House lawmakers get back to work today and plan to vote on a bill dealing with federal workers. Amazingly — after years of acrimonious political debate and disagreement over the fate of federal workers — the legislation appears poised to pass with bipartisan approval.
The Civilian Service Recognition Act would require federal agencies to give flags to the families of federal employees killed in the line of duty.
Though the honor is normally reserved for military service members and veterans, Hanna says his bill “would provide a modest, but significant, benefit in honor of these dedicated individuals who sacrificed on our behalf.”
Since 1992, 2,965 federal workers have been killed while on duty, including diplomats in Iraq and Afghanistan and an Internal Revenue Service killed when a small aircraft crashed into his Austin office building.
The bill, authored by Rep. Richard Hanna (R-N.Y.), would authorize agencies to pay for a flag for workers killed while on the job, to send the flag to the worker’s family at their request and to let workers know that the option is available. In order to make this happen, the bill also authorizes agencies to disclose information showing that the worker died, so long as revealing the information doesn't jeopardize national security.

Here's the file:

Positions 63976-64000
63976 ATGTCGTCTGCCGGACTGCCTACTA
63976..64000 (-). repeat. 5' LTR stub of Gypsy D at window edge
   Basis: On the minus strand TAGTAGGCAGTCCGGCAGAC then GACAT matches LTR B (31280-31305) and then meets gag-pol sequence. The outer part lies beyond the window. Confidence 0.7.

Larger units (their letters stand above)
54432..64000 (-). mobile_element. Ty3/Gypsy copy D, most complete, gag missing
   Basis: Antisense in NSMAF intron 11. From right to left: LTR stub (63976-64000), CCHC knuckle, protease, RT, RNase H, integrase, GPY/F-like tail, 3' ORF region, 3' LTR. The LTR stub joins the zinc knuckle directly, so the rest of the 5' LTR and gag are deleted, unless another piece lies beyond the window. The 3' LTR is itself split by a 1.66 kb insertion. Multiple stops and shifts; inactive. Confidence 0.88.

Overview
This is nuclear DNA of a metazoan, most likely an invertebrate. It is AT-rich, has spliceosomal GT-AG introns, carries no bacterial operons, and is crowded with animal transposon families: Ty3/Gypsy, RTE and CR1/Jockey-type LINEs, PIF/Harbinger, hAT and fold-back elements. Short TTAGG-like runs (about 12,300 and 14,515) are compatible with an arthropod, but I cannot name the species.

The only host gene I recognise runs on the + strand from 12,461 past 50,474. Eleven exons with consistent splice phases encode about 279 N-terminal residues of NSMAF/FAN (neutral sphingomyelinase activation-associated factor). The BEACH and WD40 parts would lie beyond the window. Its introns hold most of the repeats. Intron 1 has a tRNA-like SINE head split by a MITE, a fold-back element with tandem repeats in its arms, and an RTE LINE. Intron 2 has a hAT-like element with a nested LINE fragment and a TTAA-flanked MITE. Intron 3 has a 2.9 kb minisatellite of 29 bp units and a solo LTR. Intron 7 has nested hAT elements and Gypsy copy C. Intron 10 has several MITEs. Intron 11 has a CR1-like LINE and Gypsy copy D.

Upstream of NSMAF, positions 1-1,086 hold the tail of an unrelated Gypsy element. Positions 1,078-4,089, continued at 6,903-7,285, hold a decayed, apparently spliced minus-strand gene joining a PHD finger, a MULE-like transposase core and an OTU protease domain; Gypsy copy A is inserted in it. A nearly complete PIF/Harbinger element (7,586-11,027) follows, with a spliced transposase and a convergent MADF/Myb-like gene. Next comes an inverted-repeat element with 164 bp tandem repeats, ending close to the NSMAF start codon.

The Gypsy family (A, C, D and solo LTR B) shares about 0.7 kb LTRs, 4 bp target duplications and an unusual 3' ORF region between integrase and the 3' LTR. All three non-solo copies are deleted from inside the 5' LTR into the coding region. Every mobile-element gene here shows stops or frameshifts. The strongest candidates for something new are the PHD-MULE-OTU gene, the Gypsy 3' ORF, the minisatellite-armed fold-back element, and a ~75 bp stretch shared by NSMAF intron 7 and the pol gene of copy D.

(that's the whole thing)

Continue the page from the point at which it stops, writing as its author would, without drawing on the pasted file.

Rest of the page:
The bill has dozens of cosponsors of both parties and Rep. Darrell Issa (R-Calif.), chairman of the House Oversight and Government Reform Committee — a frequent critic of feds — is also pushing for the bill’s passage.
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